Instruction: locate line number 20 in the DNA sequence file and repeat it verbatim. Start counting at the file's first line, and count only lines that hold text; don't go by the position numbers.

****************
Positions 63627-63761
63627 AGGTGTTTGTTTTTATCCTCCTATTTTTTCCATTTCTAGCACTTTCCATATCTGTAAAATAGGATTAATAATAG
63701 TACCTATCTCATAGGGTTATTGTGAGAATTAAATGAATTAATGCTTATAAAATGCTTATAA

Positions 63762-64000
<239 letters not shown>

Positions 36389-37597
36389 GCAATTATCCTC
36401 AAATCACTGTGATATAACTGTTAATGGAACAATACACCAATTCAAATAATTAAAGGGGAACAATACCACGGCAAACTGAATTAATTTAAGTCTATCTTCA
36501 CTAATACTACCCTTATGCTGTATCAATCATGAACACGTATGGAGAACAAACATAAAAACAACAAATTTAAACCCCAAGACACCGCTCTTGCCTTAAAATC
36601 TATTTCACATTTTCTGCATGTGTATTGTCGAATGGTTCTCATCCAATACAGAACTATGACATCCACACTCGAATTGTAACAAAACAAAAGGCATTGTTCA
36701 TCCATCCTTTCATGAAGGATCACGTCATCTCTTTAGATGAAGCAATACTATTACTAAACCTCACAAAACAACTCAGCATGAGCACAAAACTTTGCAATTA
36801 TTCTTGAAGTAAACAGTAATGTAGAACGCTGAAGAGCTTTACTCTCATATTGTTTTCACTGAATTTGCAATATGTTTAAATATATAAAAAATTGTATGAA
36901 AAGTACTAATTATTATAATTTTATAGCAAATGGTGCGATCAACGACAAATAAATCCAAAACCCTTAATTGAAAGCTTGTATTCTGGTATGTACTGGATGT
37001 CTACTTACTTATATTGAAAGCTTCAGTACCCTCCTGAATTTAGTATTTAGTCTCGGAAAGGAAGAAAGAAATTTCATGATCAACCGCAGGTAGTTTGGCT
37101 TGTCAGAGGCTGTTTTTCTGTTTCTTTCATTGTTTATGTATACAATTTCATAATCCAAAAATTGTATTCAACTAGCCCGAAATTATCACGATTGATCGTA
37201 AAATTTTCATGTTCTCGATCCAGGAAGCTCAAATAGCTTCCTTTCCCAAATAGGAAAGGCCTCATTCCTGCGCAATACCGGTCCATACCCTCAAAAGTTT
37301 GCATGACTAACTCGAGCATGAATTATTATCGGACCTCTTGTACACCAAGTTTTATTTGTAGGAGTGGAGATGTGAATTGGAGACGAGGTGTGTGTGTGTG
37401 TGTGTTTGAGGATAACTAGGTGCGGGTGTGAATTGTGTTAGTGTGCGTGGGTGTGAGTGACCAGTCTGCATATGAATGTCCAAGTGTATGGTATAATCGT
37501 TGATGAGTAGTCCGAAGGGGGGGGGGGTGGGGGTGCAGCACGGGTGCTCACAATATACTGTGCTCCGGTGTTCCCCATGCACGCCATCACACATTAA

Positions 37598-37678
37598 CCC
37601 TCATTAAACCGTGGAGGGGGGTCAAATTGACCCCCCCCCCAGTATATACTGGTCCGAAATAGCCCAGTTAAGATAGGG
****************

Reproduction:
Positions 37598-37678